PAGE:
Michael Steven Fitz, Petitioner-appellant, v. Mary Sue Terry, Ellis B. Wright, Warden, Respondents-appellees, 877 F.2d 59 (4th Cir. 1989)

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US Court of Appeals for the Fourth Circuit - 877 F.2d 59 (4th Cir. 1989) Submitted Feb. 28, 1989. Decided May 26, 1989

Michael Steven Fitz, appellant pro se.

Mary Katherine Spong, Office of the Attorney General of Virginia, for appellees.

Before DONALD RUSSELL, WIDENER, and K.K. HALL, Circuit Judges.


Michael Fitz, a Virginia inmate, appeals the order of the magistrate1  dismissing his 28 U.S.C. § 2254 petition on the basis of procedural default. See Wainwright v. Sykes, 433 U.S. 72 (1977). We find that the magistrate overlooked claims attached to the standardized form filed by Fitz and remand.

* Fitz filed his Sec. 2254 petition on the standardized form required by Rule 28(B) of the Local Rules of the Eastern District of Virginia. Fitz also attached over 40 pages of additional material to this petition. On the standardized form, Fitz raised two issues: One, the identification of Fitz as the culprit was obtained by impermissibly suggestive police procedures; and two, a handgun was improperly admitted into evidence.2  Fitz made no notation on the form indicating that other claims were being raised. The papers attached to the form included an "assignment of errors" which incorporated the two issues on the form and added the following four other issues: ineffective assistance of counsel, improper limitation on cross-examination, an illegal arrest, and insufficient evidence of robbery.3 

The state filed a motion to dismiss and in the accompanying memorandum characterized Fitz's petition as raising only the two issues on the form. The basis of the state's motion was that Fitz was in procedural default and not entitled to federal review under Wainwright. Fitz filed a response and attributed his procedural default to his lawyer, noting " [t]hat is why I am bringing the allegation of Denial of Effective Assistance of Counsel." The magistrate considered only the two issues in the form, ruled that Fitz was in procedural default, and dismissed the petition.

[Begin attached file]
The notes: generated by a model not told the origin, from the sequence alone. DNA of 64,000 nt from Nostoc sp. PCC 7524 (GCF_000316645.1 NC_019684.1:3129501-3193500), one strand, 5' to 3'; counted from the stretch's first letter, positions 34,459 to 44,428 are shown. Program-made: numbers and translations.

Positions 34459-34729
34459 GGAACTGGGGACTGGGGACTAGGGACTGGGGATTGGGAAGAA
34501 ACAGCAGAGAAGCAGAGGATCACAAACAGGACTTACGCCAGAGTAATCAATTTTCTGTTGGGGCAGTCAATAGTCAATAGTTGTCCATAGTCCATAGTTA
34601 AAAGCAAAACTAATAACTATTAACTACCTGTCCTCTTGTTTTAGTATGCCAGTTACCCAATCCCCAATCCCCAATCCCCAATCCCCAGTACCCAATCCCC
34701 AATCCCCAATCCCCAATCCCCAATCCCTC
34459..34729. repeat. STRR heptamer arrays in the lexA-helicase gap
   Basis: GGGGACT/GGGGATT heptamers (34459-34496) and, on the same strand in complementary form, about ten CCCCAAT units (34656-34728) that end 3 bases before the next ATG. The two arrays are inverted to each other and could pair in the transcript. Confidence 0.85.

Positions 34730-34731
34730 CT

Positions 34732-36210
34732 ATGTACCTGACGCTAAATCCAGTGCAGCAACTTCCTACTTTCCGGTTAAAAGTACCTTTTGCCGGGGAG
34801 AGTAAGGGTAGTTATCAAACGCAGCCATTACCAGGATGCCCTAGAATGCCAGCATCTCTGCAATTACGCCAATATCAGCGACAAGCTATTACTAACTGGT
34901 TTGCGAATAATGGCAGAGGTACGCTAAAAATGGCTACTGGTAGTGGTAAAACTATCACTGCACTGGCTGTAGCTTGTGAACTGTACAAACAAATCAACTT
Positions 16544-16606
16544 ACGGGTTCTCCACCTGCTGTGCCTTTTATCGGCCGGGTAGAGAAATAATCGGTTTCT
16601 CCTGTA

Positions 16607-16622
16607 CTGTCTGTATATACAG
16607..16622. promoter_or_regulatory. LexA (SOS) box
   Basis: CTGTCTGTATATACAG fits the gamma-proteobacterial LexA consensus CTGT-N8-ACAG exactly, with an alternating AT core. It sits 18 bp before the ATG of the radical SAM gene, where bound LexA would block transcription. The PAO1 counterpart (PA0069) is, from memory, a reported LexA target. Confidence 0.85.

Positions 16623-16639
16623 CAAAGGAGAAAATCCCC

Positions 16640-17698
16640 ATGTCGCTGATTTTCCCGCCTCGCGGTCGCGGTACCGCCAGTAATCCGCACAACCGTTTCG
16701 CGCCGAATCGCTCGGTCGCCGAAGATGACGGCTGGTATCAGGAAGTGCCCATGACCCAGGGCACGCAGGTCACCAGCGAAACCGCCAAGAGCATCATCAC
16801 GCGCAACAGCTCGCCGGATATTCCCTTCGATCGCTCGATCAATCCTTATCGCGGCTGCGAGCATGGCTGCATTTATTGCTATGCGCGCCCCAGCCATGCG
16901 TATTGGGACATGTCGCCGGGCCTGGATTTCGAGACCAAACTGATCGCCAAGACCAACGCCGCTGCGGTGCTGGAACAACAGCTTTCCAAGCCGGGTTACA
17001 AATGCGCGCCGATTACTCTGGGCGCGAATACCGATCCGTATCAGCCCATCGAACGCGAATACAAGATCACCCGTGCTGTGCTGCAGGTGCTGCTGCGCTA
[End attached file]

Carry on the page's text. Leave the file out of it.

This case concerns the scope of the obligation on a court in interpreting pro se petitions. This is a problem that has vexed courts in the past and will continue to pose difficulties as long as untrained laymen file pro se petitions. We are guided by familiar principles. Initially, pro se petitions are to be given a liberal construction. See Cruz v. Beto, 405 U.S. 319 (1972); Haines v. Kerner, 404 U.S. 519 (1972). We have applied this principle in civil rights cases, see Gordon v. Leeke, 574 F.2d 1147 (4th Cir.), cert. denied, 439 U.S. 970 (1978), and in habeas petitions. See Craig v. Garrison, 549 F.2d 306 (4th Cir. 1977). Likewise, other courts have applied the general rule with a variety of similar formulations. See, e.g., Brown v. Lockhart, 781 F.2d 654, 657 (8th Cir. 1986) (pro se petitions "deserve to be read with indulgence"); Franklin v. Rose, 765 F.2d 82 (6th Cir. 1985) (even vague and conclusory allegations are accorded a liberal interpretation); Golden v. Newsome, 755 F.2d 1478, 1480 n. 4 (11th Cir. 1985) ("habeas corpus petitions drawn by the inexpert hand of laymen in confinement are not scrutinized as closely for compliance with formal standards as are those drawn by practicing attorneys"); Williams v. Kullman, 722 F.2d 1048, 1050 (2d Cir. 1983) (courts should review pro se petitions with a "lenient eye"). This general principle often requires a searching examination of the petition. As the Sixth Circuit noted in Franklin: